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Stockholm, Sweden

Stockholm is one of the most favored cruise destinations among travelers who like to blend a little sightseeing and culture on land with relaxation on board their ship. The approach to the city by ship is spectacular. Rather like Venice, Stockholm is built on a series of islands – fourteen of them – which are part of a larger archipelago of over 24,000 islands ranging in size from substantial areas of land with settlements on them to tiny outcrops of rock.

The other thing Stockholm has in common with Venice is its relatively compact size. Because of the limitations on building space the city has not been able to sprawl like so many modern capitals, and is therefore very easy to explore on foot. This makes it an excellent destination for cruisers.

Stockholm City CenterThere’s a wide variety of things to do and see in Stockholm. It’s a place steeped in history, and the architectural standards and styles it has established over the years have spread all over the world. At the same time it’s a very trendy place – younger cruisers will appreciate the very large number of bars and clubs. A night out in Stockholm is an experience to remember. Although prices are not cheap – this is Scandinavia, after all – there is always an excellent atmosphere. The other attraction of an evening of socializing in Stockholm is that, in common with most other Scandinavian cities, it has a very low crime rate compared with cities of similar status in the US and even the rest of Europe. So if it’s excitement you’re after, head to the island of Södermalm – this area is just a short walk south from the city center, and at night it comes alive with the sound of DJs mixing the latest tunes and the smells of Swedish cooking from wonderful street cafés.

If you feel like spending a rather more tranquil time in Stockholm, you might consider visiting the equally nearby island of Djurgården. It was the first officially designated National City Park in the world. Stockholm is hardly a hectic and bustling place by the standards of New York or Milan, but if you do feel the need to get away from buildings and traffic, Djurgården is the place to go. It’s very popular with local families and is a great place to go and chill out.

Stockholm Old TownIf you want to soak up some of the city’s history, have a walk around Gamla Stan, Stockholm’s historic center. Although some of the buildings are very ancient indeed – the oldest, Birger Jarl’s Tower, dates from the 1200s AD. But the city is famous for later developments than medieval fortifications. Stockholm has always been at the cutting edge of European of many different art forms – but in the field of architecture it has, arguably, dominated the last century. Most of this reputation comes from the particular style of architecture that English writers called ‘Swedish Grace’ – as the name suggests, it’s a finely-drawn, elegant style of building. It stresses the importance of quality expressed in the smallest detail of a building’s design. Carl Bergsten’s art gallery is a prime example.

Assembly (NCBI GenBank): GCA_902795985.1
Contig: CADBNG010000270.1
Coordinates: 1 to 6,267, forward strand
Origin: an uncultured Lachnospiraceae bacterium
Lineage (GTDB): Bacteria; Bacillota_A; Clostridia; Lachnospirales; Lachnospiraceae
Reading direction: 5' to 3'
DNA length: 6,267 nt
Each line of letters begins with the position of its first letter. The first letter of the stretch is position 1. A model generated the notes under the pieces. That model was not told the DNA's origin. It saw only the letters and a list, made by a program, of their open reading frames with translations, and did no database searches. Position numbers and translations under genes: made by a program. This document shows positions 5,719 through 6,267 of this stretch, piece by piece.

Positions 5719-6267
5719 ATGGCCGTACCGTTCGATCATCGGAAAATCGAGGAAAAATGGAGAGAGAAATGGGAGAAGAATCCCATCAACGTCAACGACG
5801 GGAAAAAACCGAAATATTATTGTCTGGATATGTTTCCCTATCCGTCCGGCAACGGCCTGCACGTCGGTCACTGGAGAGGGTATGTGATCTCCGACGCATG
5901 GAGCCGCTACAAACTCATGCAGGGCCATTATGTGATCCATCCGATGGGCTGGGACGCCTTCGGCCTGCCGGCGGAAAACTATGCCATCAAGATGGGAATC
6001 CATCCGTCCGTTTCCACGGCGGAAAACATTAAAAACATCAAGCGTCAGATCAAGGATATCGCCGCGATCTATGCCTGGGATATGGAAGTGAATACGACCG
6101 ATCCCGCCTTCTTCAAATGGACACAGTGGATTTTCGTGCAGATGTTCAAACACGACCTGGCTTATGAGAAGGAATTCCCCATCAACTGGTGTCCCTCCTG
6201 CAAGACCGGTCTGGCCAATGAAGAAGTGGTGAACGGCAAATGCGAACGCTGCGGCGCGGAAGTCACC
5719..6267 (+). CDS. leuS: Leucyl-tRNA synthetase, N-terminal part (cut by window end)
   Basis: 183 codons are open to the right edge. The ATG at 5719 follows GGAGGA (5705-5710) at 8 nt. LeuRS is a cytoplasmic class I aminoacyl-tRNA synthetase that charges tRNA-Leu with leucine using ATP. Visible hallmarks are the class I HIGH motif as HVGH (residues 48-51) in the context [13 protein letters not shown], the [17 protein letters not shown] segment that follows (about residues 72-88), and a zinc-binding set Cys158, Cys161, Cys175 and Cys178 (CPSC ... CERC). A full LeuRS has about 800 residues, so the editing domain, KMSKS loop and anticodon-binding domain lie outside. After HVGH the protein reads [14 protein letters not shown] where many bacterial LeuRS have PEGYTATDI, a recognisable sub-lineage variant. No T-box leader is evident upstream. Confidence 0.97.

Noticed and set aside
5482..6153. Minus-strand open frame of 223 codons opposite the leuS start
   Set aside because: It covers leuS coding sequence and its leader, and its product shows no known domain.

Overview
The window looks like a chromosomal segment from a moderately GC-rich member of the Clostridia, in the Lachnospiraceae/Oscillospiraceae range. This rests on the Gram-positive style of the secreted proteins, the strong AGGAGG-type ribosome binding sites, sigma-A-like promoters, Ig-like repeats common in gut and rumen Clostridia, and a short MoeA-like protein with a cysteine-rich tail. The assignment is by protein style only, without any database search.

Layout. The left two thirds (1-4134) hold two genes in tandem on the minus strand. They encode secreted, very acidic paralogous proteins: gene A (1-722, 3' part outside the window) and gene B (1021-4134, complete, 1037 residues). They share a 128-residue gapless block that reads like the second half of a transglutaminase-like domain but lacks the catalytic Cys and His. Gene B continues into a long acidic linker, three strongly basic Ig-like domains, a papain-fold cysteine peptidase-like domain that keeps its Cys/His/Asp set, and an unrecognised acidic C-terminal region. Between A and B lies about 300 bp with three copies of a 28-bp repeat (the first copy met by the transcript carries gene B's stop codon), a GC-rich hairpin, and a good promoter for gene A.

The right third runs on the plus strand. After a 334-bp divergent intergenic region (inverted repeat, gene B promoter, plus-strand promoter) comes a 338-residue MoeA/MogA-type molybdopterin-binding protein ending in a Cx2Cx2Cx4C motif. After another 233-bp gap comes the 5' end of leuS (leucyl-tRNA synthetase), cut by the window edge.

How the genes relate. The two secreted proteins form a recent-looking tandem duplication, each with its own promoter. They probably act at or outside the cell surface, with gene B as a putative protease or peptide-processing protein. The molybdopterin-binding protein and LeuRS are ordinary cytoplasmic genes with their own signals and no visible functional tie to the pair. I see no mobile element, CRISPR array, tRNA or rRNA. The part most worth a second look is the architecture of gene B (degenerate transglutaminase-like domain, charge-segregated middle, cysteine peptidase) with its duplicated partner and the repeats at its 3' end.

After trudging for a few hours around the center of this delightful city, you’ll probably find yourself in need of some refreshment before heading back to your ship. During the long hot summer – temperatures can soar to Mediterranean levels – many local Swedes can be seen soaking up the sun in one of Stockholm’s many open-air cafés. They are dotted around all over Gamla Stan, and there are also many to be found in the city center proper. Probably the best cafés in this area are in the Kungsträdgården. This lovely park is yet another great place to chill out and relax over coffee and cakes in this greenest of cities. You’ll find a huge range of delicacies on offer. The Swedes tend to like their coffee on the strong side and espresso is very popular – as are the kind of small, sweet pastries that you might come across in Vienna or Istanbul.

Stockholm WinterIf you’re thinking of having a beer or a glass of wine be prepared to pay a high price: Sweden has a very high duty on alcohol. The money is worth it if you want to savor some of the excellent local beers, though. Brewing in Sweden has had something of a checkered history, but these days the industry is going strong. If you’re a connoisseur you’ll want to try the excellent Carnegie Porter, a rich dark stout similar in many ways to Guinness. If, on the other hand, you simply want to sink a couple of cool ones after a long day’s sightseeing, it probably makes better financial sense to wait until you’re back aboard ship.

Stockholm is one of the most elegant and well-balanced cities in the world. The locals like to say that the city is divided into three equal parts: buildings, water and trees – and this is strikingly obvious when you sail into the city’s port. It’s a beautiful city, but a warm and welcoming one, too.

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